October 27, 2019 | Miami, Florida, United States | Libna Stevens/IAD
The fulfillment of the mission of the church in Inter-America rests in the hands of the church members, at the local church level and at the local field level. This was the main point Pastor Filiberto Verduzco, treasurer of the church in Inter-America, drove home to dozens of top church union administrators and local field presidents, during a recent meeting held in Cancun, Mexico.
“There are more than 3.7 million members, 22,816 local churches and congregations organized into 152 local fields and there’s no doubt that these three elements are key in growing the church,” said Verduzco. “Church members are the ones who make baptisms happen, deliver tithes and offerings as an act of worship to the Lord, and make the local church move to the rhythm of the mission, so there’s nothing more important in the IAD territory than the church member.”
To effectively and successfully run the fast growing church organization at the local level, stewardship principles need to be integrated in the life of the church, the financial system needs to be strengthened, and transparency and accountability must be ongoing, expressed Verduzco. Church administrators were presented with priority actions that need to take place during the next five years as top leadership continues to focus on defining the future of Inter-America for the 2020-2025 period and beyond.
Greater stewardship focus
Greater stewardship focus in local congregations is among the top priorities, church leaders said. It’s about doubling efforts to create the kind of environment that contributes to the spiritual growth and spiritual health of the church member.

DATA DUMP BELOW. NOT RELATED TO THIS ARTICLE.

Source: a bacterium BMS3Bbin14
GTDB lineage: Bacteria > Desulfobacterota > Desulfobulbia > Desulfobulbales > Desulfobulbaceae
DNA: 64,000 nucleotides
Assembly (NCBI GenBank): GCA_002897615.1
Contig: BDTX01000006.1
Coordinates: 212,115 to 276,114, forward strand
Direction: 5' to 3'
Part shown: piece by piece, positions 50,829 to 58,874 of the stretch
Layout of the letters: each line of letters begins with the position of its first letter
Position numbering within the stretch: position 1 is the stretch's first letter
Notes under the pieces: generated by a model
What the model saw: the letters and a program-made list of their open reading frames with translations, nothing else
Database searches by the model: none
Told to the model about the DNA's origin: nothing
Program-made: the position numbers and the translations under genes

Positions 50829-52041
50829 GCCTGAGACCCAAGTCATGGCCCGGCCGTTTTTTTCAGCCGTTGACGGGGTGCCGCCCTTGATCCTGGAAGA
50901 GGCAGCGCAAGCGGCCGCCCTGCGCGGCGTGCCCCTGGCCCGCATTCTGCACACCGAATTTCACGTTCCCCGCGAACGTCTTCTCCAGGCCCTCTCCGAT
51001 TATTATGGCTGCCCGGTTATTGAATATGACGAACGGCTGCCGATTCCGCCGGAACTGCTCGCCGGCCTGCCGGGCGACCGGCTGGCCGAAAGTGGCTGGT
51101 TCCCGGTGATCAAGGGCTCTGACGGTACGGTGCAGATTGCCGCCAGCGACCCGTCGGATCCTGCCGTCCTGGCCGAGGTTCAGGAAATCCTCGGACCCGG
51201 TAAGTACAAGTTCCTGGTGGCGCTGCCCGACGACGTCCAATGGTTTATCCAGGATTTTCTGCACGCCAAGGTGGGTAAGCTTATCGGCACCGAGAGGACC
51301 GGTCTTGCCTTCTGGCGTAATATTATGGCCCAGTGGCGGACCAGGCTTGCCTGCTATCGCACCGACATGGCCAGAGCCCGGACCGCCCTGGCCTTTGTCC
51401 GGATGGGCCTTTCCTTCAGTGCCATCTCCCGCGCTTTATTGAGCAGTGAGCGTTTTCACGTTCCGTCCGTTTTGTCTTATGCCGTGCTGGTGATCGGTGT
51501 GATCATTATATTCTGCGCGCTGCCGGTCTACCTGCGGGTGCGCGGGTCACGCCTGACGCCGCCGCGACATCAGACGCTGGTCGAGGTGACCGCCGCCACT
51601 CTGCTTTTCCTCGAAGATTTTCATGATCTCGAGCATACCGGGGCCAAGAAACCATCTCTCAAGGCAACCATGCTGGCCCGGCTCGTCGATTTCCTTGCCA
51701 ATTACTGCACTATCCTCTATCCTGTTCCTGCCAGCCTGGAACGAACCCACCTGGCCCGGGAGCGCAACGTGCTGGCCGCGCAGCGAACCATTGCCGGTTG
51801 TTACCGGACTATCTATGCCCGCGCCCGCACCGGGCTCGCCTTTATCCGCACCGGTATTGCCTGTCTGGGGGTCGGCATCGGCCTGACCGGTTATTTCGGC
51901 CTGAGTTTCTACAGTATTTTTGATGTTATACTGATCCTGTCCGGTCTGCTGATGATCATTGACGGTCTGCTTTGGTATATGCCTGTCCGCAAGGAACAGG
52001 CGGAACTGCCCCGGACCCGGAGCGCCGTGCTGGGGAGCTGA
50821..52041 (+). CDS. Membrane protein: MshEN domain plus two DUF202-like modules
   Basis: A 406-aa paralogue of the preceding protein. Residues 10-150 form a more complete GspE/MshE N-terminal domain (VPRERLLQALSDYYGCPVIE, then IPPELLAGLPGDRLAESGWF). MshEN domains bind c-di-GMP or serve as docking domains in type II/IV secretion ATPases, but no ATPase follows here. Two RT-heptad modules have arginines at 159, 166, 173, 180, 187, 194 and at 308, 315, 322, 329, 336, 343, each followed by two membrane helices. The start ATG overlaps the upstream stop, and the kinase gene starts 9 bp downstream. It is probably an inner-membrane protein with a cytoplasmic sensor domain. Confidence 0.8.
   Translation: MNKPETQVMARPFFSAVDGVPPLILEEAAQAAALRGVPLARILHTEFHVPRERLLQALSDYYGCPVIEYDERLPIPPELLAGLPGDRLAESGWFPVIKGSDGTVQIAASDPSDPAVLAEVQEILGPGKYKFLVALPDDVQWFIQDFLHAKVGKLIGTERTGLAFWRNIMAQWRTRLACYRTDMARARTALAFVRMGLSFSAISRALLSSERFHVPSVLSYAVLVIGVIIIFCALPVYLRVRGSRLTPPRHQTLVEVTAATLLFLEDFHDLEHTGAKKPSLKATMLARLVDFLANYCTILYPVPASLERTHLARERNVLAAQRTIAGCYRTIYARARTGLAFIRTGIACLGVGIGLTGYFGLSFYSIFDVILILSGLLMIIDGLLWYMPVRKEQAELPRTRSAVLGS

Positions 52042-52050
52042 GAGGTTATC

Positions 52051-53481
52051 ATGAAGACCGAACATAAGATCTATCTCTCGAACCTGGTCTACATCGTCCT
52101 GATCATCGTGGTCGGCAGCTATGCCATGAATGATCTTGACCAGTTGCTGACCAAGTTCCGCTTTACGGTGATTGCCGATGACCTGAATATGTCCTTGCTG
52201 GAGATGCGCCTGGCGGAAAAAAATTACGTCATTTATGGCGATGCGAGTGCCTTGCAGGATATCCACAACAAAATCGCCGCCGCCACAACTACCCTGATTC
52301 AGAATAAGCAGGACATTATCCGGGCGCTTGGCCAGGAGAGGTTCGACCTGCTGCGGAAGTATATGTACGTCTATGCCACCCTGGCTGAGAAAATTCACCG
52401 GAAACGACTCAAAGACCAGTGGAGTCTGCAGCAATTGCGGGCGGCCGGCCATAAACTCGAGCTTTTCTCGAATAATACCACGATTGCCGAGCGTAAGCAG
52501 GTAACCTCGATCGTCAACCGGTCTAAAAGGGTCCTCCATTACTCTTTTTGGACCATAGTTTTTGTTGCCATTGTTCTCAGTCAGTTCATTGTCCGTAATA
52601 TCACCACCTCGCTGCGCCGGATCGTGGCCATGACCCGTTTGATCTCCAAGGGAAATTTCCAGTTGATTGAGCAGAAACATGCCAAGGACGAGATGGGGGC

“With a church of more than 22,000 congregations, the potential of the church in the IAD is much greater,” said Pastor Roberto Herrera, stewardship director for the church in Inter-America. “The IAD is currently operating with about 65 percent of its potential, which means that out of the 22,000 plus congregations only about 15,000 can be considered healthy and growing.”
There is no doubt the church must be the focus, explained Herrera. “If congregations are healthy and satisfied, we can expect the other levels of the church to be radiant and healthy,” said Herrera. “Unfortunately, stewardship has not been understood properly among church members so we will focus more on that.”
Pastor Joel Hernández, who leads as stewardship director in the Dominican Union, said that after conducting a study in 2015 among all of the churches on the island they found something alarming. For example, he said, “one church had 600 members but only 220 take part in giving tithes and offerings every month. So we figured that 38 out of 100 members regularly contribute to the church, that means 62 percent were not actively giving.” That moved church leaders to create video, printed resources for men, women, young people, the elderly, boys and girls, on biblical principles on stewardship to be distributed throughout the churches along with a budget plan for churches and its districts, as well as quarterly reports on how funds are being use.
“The difference was remarkable, and just last year we voted two additional tithing envelops for children and young people along with quarterly materials that emphasize stewardship principles,” said Hernández.
As a result, in one church that had 26 children, 23 of them were taking part filling those envelopes to further the work of the church, said Hernández. “It’s not about collecting money, it’s about educating from early and to all members why we give from the heart consistently.” Currently, the union moved from 38 percent to 56 percent of its membership actively contributing to further the mission of the church. “The church has expanded not only in strengthening schools and planting churches but in all sorts of missionary projects for the community since we conducted the study.”